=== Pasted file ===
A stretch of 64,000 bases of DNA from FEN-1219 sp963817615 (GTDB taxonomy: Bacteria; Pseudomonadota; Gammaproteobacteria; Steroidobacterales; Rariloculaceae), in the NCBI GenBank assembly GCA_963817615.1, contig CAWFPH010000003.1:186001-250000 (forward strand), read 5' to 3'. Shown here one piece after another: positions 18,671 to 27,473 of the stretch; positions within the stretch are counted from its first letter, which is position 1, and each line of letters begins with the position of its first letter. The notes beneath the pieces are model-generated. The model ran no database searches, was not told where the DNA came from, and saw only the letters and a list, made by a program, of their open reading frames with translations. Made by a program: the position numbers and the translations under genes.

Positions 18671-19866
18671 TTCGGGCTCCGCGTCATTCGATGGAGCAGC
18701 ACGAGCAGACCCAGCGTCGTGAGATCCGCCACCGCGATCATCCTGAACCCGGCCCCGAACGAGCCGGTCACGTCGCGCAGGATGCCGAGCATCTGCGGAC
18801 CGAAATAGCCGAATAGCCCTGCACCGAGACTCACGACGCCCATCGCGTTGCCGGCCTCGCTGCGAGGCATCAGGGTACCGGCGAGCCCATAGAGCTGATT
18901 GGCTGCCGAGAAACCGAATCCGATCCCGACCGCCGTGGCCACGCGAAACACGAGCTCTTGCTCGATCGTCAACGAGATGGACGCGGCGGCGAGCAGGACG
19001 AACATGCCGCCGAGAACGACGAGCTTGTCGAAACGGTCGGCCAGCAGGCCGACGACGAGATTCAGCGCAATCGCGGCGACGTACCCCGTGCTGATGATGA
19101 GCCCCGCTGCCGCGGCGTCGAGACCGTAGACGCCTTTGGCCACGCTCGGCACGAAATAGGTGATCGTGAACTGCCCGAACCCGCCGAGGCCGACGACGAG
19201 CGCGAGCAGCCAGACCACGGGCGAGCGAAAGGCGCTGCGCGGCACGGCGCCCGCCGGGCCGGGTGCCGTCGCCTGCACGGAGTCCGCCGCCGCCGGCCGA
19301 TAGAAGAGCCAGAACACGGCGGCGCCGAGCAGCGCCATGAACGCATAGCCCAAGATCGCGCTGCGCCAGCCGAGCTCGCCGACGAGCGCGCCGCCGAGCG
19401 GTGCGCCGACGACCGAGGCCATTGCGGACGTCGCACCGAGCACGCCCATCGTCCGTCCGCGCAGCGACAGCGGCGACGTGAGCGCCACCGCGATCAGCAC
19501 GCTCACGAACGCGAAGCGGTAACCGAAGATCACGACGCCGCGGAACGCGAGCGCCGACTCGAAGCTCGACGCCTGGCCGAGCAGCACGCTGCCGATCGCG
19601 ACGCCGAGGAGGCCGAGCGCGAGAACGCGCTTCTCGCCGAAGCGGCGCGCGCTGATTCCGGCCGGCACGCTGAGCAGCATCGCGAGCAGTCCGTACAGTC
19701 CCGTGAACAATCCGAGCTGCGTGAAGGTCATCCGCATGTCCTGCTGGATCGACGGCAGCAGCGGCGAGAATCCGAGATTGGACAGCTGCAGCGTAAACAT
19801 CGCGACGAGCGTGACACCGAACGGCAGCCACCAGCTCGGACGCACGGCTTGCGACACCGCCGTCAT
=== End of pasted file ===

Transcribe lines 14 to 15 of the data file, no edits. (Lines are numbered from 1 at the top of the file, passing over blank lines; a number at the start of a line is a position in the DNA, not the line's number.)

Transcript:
19701 CCGTGAACAATCCGAGCTGCGTGAAGGTCATCCGCATGTCCTGCTGGATCGACGGCAGCAGCGGCGAGAATCCGAGATTGGACAGCTGCAGCGTAAACAT
19801 CGCGACGAGCGTGACACCGAACGGCAGCCACCAGCTCGGACGCACGGCTTGCGACACCGCCGTCAT